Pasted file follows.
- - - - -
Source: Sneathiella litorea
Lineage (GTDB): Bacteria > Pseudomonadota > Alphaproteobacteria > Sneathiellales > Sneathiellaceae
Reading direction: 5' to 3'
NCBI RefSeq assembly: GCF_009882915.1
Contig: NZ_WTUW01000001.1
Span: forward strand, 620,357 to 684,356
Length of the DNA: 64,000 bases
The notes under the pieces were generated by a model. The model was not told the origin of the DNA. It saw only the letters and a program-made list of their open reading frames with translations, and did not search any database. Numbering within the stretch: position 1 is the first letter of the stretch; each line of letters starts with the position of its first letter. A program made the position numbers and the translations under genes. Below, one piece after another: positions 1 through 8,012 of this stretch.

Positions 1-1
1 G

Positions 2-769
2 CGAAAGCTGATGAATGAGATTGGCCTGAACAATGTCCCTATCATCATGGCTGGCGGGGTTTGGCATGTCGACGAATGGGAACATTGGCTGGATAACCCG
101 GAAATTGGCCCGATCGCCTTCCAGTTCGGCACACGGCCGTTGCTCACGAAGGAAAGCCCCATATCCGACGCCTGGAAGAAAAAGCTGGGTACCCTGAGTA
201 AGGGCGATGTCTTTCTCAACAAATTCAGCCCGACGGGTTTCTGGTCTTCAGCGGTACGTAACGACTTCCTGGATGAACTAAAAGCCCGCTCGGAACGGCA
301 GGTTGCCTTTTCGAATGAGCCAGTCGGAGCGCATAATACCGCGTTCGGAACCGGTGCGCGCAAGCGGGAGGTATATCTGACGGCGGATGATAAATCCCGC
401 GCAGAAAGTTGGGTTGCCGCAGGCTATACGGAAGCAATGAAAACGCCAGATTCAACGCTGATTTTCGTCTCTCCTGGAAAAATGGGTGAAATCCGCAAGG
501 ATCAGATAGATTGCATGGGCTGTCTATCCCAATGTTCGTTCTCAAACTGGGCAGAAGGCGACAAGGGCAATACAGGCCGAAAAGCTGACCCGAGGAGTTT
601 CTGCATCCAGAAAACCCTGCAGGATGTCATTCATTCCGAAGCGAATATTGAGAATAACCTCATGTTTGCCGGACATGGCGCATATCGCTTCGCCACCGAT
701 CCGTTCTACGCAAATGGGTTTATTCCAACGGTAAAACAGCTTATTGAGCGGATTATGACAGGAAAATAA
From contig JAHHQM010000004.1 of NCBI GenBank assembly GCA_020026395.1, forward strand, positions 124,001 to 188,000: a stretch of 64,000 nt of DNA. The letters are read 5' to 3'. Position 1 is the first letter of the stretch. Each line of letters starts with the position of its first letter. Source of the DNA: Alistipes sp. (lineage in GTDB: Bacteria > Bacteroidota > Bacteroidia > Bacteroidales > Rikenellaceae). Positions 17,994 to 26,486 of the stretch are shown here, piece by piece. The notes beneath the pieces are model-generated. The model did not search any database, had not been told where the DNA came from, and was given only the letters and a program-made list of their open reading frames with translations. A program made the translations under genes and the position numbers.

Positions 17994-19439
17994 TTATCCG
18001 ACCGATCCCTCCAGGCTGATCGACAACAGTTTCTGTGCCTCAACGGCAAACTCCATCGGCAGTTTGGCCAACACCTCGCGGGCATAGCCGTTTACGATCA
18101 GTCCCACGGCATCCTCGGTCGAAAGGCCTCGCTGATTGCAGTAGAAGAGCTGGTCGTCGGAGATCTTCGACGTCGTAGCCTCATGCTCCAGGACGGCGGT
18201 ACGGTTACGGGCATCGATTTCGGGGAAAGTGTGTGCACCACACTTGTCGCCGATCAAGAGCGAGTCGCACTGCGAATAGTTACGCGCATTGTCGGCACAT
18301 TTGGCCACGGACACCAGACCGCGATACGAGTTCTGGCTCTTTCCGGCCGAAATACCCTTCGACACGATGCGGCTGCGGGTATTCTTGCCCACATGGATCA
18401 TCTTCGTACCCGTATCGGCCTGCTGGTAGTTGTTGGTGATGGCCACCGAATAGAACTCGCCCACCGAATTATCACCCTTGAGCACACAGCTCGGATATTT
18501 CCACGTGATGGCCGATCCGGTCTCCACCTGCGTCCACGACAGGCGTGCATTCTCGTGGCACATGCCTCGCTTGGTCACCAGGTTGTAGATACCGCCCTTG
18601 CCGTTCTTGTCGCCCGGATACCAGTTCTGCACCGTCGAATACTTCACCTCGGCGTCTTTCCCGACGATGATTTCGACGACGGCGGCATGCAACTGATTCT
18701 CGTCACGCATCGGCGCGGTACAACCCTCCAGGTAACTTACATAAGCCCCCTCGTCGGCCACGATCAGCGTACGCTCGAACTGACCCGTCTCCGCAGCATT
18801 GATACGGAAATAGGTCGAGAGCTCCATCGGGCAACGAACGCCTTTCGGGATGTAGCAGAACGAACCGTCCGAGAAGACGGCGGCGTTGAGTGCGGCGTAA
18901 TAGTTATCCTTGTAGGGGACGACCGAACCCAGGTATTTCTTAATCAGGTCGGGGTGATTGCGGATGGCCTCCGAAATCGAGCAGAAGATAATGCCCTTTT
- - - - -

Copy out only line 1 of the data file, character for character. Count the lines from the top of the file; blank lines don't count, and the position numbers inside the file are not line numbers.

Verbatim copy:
Source: Sneathiella litorea